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Teachers are the key

Dear Editor,

David Ayers' article "Education: Tradition and Modernity" was very timely,

coming as it did in the same edition of the Phnom Penh Post in which the shameful

state of spending on education was revealed on page 2. Ayers' analysis of the educational

crisis, particularly the account of the historical reasons behind it, was most useful.

Also his recommendation that the "middle path"- the blending of tradition

and modernity-be followed surely shows us the only possible way to go.

Although it seems obvious that Cambodian students need to be introduced to modern

curricula, teaching texts and teaching methods, it is not at all obvious how this

should be best achieved. The present methods of teaching, which demonstrably do not

work, are solidly entrenched, and are going to be very difficult to change. It is

very true that, as Ayers expressed it, the teachers talk and the students listen,

but it is very hard to do anything different. After five years of attempting to teach

physics here at a very low level (with a singular lack of success), I have yet to

master the art of getting a single student to ask a single question in class, yet

at examination time it becomes crystal clear that only a small fraction of the material

covered was understood. Why, when the teacher pleads for questions if the lesson

is not making any sense, is there zero response when clearly none of the lesson makes

any sense?

Educators attempting to introduce modernity into education here, particularly in

the teaching of science and technology-including mathematics-face the following problems

(and many more):

  • Rote-learning-that is, the practice of gaining knowledge without understanding-is

    a waste of time; it doesn't work, yet it's firmly embedded within the present teaching

    system.

  • Rote-teaching-that is, the teaching of material that the teacher her/himself

    doesn't begin to understand-is a fraudulent practice. It's a waste of time; it doesn't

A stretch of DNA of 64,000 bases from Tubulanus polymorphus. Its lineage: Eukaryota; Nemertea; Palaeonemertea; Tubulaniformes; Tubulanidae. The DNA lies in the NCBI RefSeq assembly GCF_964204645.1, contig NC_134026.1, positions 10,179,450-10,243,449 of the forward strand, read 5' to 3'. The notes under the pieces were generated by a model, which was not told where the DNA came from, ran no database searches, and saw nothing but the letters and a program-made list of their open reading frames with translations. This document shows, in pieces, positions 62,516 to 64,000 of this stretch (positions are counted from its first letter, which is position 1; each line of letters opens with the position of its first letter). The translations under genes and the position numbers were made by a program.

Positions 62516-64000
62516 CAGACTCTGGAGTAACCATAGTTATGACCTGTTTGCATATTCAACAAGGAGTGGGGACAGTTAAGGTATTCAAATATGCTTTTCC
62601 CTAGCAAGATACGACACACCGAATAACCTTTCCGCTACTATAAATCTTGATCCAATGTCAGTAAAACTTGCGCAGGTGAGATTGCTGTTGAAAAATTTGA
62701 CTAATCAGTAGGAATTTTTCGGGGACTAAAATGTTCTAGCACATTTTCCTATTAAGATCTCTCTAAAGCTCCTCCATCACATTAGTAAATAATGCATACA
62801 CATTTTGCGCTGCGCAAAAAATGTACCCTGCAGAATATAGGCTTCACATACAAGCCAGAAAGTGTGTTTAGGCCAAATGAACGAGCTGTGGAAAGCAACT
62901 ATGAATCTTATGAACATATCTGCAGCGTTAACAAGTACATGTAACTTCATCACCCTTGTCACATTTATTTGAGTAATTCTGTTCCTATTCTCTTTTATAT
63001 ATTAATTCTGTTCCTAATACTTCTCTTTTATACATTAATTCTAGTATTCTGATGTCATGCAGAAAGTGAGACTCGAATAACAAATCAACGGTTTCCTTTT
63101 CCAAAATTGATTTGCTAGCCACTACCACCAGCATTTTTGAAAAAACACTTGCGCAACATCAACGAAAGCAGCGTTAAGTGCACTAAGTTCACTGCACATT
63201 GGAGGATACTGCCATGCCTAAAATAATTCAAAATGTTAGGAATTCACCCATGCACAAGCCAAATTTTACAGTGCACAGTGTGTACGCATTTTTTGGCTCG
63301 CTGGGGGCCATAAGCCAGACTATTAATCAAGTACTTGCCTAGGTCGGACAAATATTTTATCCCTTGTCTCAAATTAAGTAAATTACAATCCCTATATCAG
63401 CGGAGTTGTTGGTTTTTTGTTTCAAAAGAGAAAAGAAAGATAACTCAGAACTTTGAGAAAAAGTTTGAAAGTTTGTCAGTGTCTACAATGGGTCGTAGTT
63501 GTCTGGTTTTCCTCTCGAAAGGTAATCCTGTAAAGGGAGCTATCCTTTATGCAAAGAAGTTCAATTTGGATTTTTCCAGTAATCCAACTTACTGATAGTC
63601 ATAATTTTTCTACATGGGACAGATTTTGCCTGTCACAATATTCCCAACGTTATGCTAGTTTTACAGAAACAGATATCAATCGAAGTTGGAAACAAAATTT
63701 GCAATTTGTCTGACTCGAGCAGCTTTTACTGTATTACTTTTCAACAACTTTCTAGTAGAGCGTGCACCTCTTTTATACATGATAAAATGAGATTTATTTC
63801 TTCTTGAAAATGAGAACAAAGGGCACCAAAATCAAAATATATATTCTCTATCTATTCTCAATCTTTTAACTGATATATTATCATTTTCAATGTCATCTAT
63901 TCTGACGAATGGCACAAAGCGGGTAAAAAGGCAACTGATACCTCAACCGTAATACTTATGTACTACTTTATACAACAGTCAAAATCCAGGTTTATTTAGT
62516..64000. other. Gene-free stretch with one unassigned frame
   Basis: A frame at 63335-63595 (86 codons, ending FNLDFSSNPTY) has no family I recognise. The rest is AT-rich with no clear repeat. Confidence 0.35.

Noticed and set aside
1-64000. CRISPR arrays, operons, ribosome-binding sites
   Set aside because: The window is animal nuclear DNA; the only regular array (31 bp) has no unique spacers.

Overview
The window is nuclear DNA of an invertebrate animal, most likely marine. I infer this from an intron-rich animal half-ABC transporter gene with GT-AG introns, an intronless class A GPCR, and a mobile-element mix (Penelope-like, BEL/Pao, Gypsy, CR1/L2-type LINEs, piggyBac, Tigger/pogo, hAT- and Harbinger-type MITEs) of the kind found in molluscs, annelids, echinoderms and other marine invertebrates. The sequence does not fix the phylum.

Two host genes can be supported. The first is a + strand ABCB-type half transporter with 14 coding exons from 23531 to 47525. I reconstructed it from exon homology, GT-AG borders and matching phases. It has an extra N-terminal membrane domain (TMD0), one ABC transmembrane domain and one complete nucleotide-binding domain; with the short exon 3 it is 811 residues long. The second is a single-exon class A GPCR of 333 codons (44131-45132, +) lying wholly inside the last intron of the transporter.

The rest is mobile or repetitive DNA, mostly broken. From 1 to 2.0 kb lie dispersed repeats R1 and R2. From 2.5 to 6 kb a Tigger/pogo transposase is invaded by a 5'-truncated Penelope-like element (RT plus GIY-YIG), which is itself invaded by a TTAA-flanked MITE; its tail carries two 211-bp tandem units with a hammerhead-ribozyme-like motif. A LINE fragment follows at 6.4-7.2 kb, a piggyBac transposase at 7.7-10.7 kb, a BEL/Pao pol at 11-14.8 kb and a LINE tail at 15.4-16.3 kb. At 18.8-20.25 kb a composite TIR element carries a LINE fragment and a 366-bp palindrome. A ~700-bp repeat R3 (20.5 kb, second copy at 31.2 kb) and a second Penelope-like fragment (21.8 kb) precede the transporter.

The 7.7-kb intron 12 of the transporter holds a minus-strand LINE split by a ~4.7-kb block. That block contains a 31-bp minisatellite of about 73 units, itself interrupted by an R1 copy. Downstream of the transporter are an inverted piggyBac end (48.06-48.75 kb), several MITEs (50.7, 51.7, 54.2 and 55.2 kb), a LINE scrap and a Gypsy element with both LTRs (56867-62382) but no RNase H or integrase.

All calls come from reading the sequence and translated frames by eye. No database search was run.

work and it's crooked. If the material is too difficult for the teacher to handle

    get rid of it; let the teacher teach material that she/he does understand.

  • Much of the material being "taught" is excessively academic, as evidenced

    by the content of the grade 12 exams. Also, there is a serious lack of the foundational

    material that is essential for any kind of understanding of the more advanced material.

    The sequence of topics introduced in many subjects seems quite arbitrary.

  • There is a vicious circle in the teacher-training programs that has to be broken-somehow.

    Who trained the teachers who are now training the teachers, and where were they taught?

  • There is such a dearth of modern teaching texts in the Khmer language that at

    some level-the level at which the modern textbooks are being produced-foreign textbooks

    have to be used as a reference. The Cambodian teachers who are preparing the new

    textbooks must be trained in the use of the foreign textbooks.

  • The curricula and textbooks being produced now will have to be evaluated, but

    by whom? Probably by overseas specialists, very few of whom would be sufficiently

    competent in the Khmer language to work without a translator.

  • In the sciences it will eventually be necessary to set up laboratory teaching

    programs, but how many Cambodian teachers have been lucky enough to see the inside

    of a school laboratory?

  • Of course the bottom-line problem, which is a political one, is that the teachers

    are miserably paid, and until this problem is seriously addressed none of the above

    is relevant.

Readers concerned about the state of education in Cambodia should attempt to get

hold of David Ayres' condensed Ph.D. thesis on the subject, already published and

available in Phnom Penh, titled "Tradition and Modernity Enmeshed: The Educational

Crisis in Cambodia, 1953-1997."

Jerry Walter, Phnom Penh

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